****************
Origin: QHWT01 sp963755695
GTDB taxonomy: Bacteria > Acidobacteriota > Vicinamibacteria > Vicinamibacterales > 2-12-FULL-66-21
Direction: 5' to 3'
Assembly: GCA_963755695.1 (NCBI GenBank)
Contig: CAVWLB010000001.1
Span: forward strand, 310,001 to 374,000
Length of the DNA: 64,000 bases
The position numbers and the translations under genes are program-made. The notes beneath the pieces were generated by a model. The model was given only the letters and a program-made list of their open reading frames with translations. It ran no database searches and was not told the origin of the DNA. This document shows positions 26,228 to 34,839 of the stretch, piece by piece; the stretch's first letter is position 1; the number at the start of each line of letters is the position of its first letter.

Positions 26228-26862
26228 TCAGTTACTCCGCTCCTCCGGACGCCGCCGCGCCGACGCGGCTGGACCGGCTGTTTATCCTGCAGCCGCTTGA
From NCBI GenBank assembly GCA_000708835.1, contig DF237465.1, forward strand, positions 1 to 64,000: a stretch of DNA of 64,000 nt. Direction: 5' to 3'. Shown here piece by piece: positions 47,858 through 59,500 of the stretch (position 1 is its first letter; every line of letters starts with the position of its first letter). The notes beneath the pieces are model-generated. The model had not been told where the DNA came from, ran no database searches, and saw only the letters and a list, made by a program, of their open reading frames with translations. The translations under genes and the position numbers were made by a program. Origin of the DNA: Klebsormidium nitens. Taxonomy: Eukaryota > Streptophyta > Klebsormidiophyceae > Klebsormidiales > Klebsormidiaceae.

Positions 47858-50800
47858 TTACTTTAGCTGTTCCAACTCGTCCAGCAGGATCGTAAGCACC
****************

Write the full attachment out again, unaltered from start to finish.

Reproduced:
Origin: QHWT01 sp963755695
GTDB taxonomy: Bacteria > Acidobacteriota > Vicinamibacteria > Vicinamibacterales > 2-12-FULL-66-21
Direction: 5' to 3'
Assembly: GCA_963755695.1 (NCBI GenBank)
Contig: CAVWLB010000001.1
Span: forward strand, 310,001 to 374,000
Length of the DNA: 64,000 bases
The position numbers and the translations under genes are program-made. The notes beneath the pieces were generated by a model. The model was given only the letters and a program-made list of their open reading frames with translations. It ran no database searches and was not told the origin of the DNA. This document shows positions 26,228 to 34,839 of the stretch, piece by piece; the stretch's first letter is position 1; the number at the start of each line of letters is the position of its first letter.

Positions 26228-26862
26228 TCAGTTACTCCGCTCCTCCGGACGCCGCCGCGCCGACGCGGCTGGACCGGCTGTTTATCCTGCAGCCGCTTGA
From NCBI GenBank assembly GCA_000708835.1, contig DF237465.1, forward strand, positions 1 to 64,000: a stretch of DNA of 64,000 nt. Direction: 5' to 3'. Shown here piece by piece: positions 47,858 through 59,500 of the stretch (position 1 is its first letter; every line of letters starts with the position of its first letter). The notes beneath the pieces are model-generated. The model had not been told where the DNA came from, ran no database searches, and saw only the letters and a list, made by a program, of their open reading frames with translations. The translations under genes and the position numbers were made by a program. Origin of the DNA: Klebsormidium nitens. Taxonomy: Eukaryota > Streptophyta > Klebsormidiophyceae > Klebsormidiales > Klebsormidiaceae.

Positions 47858-50800
47858 TTACTTTAGCTGTTCCAACTCGTCCAGCAGGATCGTAAGCACC